Backpack Diagrams

When packing our backpacks for the trip, I had 3 things to think about.

  • Distributing the objects appropriately – trying to have each pack somewhat full, not overstuffed with light objects, or under-filled with heavy ones.
  • Getting the correct final target weight for each person in their pack.
  • Remembering where all the stuff went in each pack because on the trail, we would be emptying them and re-packing on a daily basis.

This took some trial and error before I found the best place for everything.

To keep track of where everything goes in 7 backpacks was more than my memory could handle, so I enlisted our 11 year old to help me by drawing diagrams of each pack. These are what he came up with. We carried these with us on the trip, just in case we needed them for reference.

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Our failed Wonderland Trail backpacking adventure – Part 8 – Things We Learned on the Wonderland Trail

After backpacking part of the Wonderland Trail, we learned some good lessons and came away with some valuable experience.

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Why we cut the trip short:

  • A backpack starting to fall apart
  • Our pace was too slow
  • We did not plan sufficiently to take a 3 year old on the trail
  • Our 11 year old began having sporadic knee pain
  • Mom began having bad back pain
  • Overall, after day 2, morale had sunk very low

Planning to backpack a family of 7 around the mountain was a lot of work. Of course, the first time you go backpacking is the hardest, because everything is new and the learning curve can be steep. As they say, experience is the best teacher, and even for as much as we had planned for this trip, there were some things we had to learn by going through them.

Start at Your Skill Level

We should have started our backpacking adventure with something more at our skill level, something like 3-4 days, with shorter daily mileage. Our initial idea of doing the Northern Loop would have been ideal.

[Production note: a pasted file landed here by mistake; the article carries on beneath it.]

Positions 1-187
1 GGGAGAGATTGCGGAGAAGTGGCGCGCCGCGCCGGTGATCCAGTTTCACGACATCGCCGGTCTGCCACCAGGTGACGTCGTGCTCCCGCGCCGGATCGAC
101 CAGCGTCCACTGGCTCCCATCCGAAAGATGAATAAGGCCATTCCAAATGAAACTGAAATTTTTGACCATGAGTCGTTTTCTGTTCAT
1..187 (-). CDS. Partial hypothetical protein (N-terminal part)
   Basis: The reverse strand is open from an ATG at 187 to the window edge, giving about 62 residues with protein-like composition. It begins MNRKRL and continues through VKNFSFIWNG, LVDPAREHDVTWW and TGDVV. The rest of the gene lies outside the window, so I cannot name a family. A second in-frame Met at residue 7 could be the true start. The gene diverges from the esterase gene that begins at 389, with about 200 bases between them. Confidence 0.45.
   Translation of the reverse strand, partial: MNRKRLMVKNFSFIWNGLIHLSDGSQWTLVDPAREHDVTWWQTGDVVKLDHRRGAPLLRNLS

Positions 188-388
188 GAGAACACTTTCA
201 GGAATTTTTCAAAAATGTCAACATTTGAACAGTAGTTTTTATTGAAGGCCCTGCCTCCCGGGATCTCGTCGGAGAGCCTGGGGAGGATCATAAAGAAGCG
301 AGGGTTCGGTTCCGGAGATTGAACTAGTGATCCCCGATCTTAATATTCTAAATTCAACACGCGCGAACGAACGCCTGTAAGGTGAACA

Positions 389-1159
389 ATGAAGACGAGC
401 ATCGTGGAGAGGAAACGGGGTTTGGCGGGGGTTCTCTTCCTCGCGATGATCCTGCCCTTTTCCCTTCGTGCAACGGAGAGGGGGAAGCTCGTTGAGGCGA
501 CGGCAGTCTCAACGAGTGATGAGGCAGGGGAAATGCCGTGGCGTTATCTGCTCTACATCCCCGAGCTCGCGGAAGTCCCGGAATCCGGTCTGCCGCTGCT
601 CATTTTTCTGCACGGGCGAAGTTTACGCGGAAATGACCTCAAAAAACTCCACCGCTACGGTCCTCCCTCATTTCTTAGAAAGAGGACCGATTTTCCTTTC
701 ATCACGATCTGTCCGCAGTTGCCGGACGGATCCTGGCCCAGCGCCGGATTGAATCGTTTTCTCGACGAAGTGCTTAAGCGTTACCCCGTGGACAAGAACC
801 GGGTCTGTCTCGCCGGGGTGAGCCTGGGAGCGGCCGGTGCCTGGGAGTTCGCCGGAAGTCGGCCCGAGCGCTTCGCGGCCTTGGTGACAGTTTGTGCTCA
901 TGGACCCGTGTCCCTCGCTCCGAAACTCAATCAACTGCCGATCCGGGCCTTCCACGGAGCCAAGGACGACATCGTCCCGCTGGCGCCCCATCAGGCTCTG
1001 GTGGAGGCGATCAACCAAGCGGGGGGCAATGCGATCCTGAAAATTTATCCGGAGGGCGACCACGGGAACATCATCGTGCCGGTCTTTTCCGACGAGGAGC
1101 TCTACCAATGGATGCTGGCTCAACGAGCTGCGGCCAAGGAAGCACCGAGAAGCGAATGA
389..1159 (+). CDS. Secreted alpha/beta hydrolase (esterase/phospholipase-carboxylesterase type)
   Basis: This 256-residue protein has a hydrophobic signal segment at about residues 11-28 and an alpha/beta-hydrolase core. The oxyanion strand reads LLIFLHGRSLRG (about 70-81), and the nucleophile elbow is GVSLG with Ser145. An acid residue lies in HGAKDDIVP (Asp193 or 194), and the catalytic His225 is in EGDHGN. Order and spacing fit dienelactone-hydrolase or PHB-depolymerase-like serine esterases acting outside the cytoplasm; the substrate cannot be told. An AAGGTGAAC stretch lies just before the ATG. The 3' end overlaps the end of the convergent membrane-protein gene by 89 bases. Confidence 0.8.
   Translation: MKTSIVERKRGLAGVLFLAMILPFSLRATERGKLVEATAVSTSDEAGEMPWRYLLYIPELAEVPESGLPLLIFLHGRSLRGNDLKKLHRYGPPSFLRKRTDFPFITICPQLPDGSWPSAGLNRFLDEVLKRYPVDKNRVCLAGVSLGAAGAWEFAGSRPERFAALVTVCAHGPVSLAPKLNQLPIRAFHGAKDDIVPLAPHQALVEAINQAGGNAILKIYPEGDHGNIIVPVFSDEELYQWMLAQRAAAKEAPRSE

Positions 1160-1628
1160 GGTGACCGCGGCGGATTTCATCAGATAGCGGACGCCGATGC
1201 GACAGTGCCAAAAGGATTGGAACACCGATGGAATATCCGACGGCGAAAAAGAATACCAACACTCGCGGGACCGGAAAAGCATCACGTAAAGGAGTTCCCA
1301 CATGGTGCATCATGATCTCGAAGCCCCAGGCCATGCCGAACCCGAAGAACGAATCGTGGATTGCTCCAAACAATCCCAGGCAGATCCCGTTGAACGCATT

Do Some Test Trips

We should have gone on some shorter backpacking trips first to work out the kinks. We had camped before, but never backpacked, so we had that advantage, but we were not experienced in the day to day logistics we were about to face on the trail. We as the parents were left doing almost all the work at first, taking care of the 7 of us with sunscreen application, bug spray application, blister prevention and foot doctoring, getting water for everyone, setting up camp, etc, and it just took a lot of time. Simply getting up in the morning, re-organizing packs, breaking camp, and getting breakfast took about 2 hours, which was too long. As the days went by, our efficiency began to improve as we began handing off jobs to the older kids such as cooking and setting up camp. But, working out these things should have been done prior to a trip of this scale. Also, we made the mistake of trying a few “new foods” that didn’t go over well.

Kids on the Wonderland Trail

Is it a good idea to take kids on the Wonderland Trail? I would say it really depends on the parents and the kids. I can’t speak for the entire trail, but it felt like we got a little taste of everything. There were easy kid-friendly parts of the trail, but there are also rough, steep, and slippery areas that took time and patience to navigate. There were fast flowing rivers to cross, steep snow fields to traverse, sketchy parts of the trail to cross, and other hazardous areas. We evaluated the danger of these areas and proceeded with matched caution. If the parents are careful and the kids mind well, these parts can be safely navigated with minimum risk.

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Know How Much You’ll Use

Items can run out quickly with 7 people. Two things that disappeared quickly for us were sunscreen and ibuprofen. As a family of 7, we went through the sunscreen very quickly, too quickly. We had 1 aerosol can and were almost out by day 3, and we didn’t have a resupply until the Longmire cache, 5 days away, and so I was prepared to buy more from people at Mowich Lake. While packing for the trip, at the last minute, we had switched from sunscreen lotion to aerosol cans because application is so much quicker. For that reason, I’m glad we switched, however, our previously mailed Mowich Lake cache didn’t have another can. If we were unable to acquire any at Mowich Lake, our backup plan was to wear long sleeves and pants, and use the remaining sunscreen sparingly.

Water – to Filter or Not?